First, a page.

Oakmont goes back to basics for 2016

By Ralph N. Paulk
Published on

OAKMONT, Pa. -- When reigning U.S. Open champion Jordan Spieth arrives at Oakmont next summer to defend his title, he'll challenge a course that's marginally different than it was when Angel Cabrera outlasted Tiger Woods and Jim Furyk by a single stroke in 2007.

Again, the greens are expected to be lightning fast. Also, the par-4 second and 17th holes are again reachable, risk-reward holes.

However, while there aren't many changes to the Henry Fownes-designed layout since it hosted the U.S. Open eight years ago, there has been significant restoration in an attempt to give the course its original look.

The course virtually is wide open, void of 15,000 trees that until 2007 lined the railroad bank, the par-5 12th hole and the Turnpike. The world's top professional and amateur golfers must adjust to the perilous winds that inevitably will affect strategy and club selection.

"The course is virtually unchanged since 2007, but there are a few changes since (the Women's U.S. Open) in 2010," said Jeff Hall, managing director of the USAG's rules and competition committee. "Perhaps the only real change is the fairway bunkers.

"Certainly, Oakmont has become an industry leader in tree removal. It's a wonderful look from the clubhouse, because you can effectively see every hole on the golf course."

"We did embrace on a project to remove the trees, especially around No. 12," said John Zimmers, Oakmont's course superintendent. "It's really opened up a great vista, and we looked at the old aerials when you could see 17 of 18 holes."

Zimmers and the USGA, too, made slight alterations to the depth of some fairway rough in hopes of bringing the pristine bunkers into play. The fairways became unpredictable as the heat created more bounce and speed, but the deep secondary rough kept most balls out of the bunkers.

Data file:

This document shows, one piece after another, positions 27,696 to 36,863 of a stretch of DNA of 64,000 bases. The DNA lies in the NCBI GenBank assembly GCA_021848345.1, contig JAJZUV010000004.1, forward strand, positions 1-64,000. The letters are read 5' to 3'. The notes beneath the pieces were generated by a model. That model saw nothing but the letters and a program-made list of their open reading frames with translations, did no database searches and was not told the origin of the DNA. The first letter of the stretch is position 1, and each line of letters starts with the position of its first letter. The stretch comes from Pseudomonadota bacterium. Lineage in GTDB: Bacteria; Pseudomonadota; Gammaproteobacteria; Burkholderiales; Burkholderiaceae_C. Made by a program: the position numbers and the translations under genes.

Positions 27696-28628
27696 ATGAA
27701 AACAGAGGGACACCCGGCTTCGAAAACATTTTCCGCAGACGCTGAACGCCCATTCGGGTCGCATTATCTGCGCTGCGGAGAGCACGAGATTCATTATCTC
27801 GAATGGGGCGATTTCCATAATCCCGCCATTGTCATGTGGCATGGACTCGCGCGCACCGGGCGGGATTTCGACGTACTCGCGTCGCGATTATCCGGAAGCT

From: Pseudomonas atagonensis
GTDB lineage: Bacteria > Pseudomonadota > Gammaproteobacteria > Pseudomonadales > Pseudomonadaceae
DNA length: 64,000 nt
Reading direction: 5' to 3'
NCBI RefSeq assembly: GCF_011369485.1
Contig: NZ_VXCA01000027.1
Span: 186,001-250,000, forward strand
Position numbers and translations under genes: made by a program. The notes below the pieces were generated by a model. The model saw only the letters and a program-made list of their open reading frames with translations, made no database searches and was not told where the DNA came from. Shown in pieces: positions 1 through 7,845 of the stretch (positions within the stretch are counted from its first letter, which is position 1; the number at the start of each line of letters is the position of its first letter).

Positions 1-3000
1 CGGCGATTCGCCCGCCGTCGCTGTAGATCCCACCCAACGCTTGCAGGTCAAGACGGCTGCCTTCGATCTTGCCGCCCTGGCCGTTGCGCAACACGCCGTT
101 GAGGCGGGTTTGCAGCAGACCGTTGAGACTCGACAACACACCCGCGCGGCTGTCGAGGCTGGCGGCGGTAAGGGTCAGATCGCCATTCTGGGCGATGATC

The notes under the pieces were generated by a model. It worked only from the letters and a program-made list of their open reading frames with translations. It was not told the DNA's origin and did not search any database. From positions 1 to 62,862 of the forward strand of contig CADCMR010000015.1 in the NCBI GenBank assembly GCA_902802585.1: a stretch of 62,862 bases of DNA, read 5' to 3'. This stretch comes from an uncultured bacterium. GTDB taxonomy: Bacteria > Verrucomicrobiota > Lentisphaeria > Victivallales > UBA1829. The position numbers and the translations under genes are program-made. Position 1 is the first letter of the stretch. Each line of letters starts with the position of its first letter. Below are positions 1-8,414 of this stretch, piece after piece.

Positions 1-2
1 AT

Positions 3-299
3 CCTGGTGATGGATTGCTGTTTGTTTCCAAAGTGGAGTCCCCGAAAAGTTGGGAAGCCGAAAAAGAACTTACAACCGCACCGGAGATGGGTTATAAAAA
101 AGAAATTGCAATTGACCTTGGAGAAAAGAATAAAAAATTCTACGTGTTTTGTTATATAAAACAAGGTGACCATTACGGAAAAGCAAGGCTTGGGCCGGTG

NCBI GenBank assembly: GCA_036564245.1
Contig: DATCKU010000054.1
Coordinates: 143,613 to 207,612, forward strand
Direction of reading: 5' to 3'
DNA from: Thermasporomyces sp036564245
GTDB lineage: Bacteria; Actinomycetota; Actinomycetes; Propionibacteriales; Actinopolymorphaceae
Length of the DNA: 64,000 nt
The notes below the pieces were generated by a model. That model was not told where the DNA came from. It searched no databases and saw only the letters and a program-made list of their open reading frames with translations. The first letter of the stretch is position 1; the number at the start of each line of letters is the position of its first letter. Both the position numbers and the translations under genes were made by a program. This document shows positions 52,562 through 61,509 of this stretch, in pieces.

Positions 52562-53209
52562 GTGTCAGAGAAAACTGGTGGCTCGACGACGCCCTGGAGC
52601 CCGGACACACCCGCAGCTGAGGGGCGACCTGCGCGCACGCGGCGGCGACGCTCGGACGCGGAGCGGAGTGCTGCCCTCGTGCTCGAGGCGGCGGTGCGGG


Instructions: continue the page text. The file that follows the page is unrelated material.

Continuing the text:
"The only thing we wanted to do better was get the very strategic bunkers to be more in play," Hall said. "So, the club embarked on a program to reduce the rough height as it leads into the bunkers. It promotes golf balls that are rolling toward the bunker to get into the bunkers as opposed to being held up by the rough."

While the USGA was satisfied with how the 2007 tournament played out, it made a concerted effort to bring the bunkers into play, particularly on the par-5 12th hole. The rough will be trimmed to demand a near-perfect shot on the sloping fairway, where an errant tee shot likely will nestle into a deep bunker, leaving an awkward second shot.

Oakmont, hosting a record ninth U.S. Open, will demand even more accuracy on the short par 4s -- No. 2 and No. 17. The mammoth, unforgiving 288-yard par-3 eighth hole could influence momentum on moving day and the final round.

Furyk, though, had a second U.S. Open title slip through his grasp as he bogeyed 2 and 17 to card a final-round 70. Niclas Fasth bogeyed No. 8 all four rounds and finished two shots behind Cabrera.

"You've really got to be precise playing this golf course," Hall said. "The second hole is a great example. Even at 340 yards, it's not a throwaway by any stretch.

"We played three days on the back portion of the tee, and on Sunday we moved the tee up 30 yards. It played as the easiest hole at 3.91 (strokes) on Sunday. Some players were aggressive in trying to drive the hole or near it. Jim Furyk, who finished a shot back, made bogey in the final round.

"We changed our philosophy in respect to moving tee grounds around to accentuate architecture to provide risk-reward shots to make the players think," Hall said. "It was a neat opportunity to do that early in the round."

This article was written by Ralph N. Paulk from The Pittsburgh Tribune-Review and was legally licensed through the NewsCred publisher network.